Sara Moulton Q&A

Sara Moulton is an American chef, cookbook author and television personality.

Sara Moulton
Sara Moulton doing a cooking demonstration at Yale University

In an article for The New York Times, Kim Severson described Moulton as “one of the nation’s most enduring recipe writers and cooking teachers…and a dean of food television and magazines.”

When Sara Moulton kicked off her ninth season as host of public television’s “Sara’s Weeknight Meals,” in September of 2019, it was the latest milestone in a storied career that stretches back more than 40 years. A restaurant chef for seven years and protégée of Julia Child, Sara was the co-founder of the New York Women’s Culinary Alliance, executive chef of Gourmet magazine, Food Editor of ABC-TV’s ”Good Morning America,” and the host of several well-loved shows on the Food Network during that channel’s first decade. She also wrote a weekly column for the AP for six years and a monthly column for the Washington Post for two. Sara Moulton is also the author of four cookbooks including her most recent, Sara Moulton’s Home Cooking 101: How to Make Everything Taste Better.

Was there someone that had an impact on you that led to your interest in cooking and then getting into the business?

My mother. She was a fantastic cook. She was talented to begin with, but then after she started traveling every year to Europe with a girlfriend following up with a dinner party around the food of the country she had just visited, she got even better. Since we lived in New York and she owned the New York Times Cookbook, she was able to source the ingredients and find the recipes that at the time (the 60’s) seemed exotic – spanakopita, paella, veal saltimbocca, pot au feu. I was her sous chef. I loved cooking for those dinner parties.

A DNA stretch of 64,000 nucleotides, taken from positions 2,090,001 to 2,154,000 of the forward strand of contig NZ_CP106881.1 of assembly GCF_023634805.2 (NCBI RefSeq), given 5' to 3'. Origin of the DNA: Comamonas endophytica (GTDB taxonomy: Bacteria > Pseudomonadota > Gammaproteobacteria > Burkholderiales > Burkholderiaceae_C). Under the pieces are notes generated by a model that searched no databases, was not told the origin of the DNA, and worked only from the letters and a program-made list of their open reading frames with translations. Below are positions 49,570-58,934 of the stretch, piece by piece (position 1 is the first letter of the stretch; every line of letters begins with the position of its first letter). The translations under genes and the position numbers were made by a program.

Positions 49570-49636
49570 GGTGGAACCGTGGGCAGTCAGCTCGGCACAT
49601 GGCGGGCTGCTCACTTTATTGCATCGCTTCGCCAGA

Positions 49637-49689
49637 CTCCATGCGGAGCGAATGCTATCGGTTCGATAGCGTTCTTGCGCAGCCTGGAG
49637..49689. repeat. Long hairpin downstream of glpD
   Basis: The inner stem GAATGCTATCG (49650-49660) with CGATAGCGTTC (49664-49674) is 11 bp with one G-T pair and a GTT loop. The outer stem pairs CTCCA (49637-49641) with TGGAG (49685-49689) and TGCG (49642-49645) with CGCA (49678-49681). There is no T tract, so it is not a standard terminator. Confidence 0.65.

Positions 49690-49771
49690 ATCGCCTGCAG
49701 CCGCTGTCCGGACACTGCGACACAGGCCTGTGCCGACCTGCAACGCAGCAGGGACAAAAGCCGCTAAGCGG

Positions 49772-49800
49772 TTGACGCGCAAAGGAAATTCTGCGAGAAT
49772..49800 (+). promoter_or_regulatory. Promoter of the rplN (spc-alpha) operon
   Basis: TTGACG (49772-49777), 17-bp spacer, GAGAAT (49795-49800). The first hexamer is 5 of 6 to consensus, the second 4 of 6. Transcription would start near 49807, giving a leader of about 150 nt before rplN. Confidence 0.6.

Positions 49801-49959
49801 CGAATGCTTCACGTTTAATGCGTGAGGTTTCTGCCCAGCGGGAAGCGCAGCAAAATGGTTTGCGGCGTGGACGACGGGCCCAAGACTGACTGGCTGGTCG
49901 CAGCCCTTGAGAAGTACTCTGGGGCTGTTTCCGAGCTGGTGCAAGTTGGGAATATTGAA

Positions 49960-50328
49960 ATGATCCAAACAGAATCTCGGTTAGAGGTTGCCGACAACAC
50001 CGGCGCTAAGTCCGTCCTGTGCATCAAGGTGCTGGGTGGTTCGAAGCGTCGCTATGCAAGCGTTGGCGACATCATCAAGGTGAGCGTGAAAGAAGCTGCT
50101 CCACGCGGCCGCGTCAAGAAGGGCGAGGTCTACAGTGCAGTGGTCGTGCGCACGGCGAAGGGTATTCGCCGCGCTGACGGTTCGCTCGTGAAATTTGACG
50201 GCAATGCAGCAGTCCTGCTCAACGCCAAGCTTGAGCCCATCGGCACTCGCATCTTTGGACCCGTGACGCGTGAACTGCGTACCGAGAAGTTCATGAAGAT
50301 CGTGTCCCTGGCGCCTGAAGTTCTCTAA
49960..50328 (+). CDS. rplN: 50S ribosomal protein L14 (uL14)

While attending the University of Michigan, I tried to figure out a career with no success. A year after I graduated, I was working in the kitchen at a bar in Ann Arbor, slinging burgers, and my mother took matters into her own hands (without asking me), writing to both Julia Child and Craig Claiborne (the author of the New York Times Cookbook) to ask them what her daughter should do if she wanted to become a chef. Craig wrote her back and said I should go to cooking school. I applied to the CIA and much to my surprise they accepted me. That was the best decision of my life. 

Can you talk about some of the mentors along the way that had an impact on your career?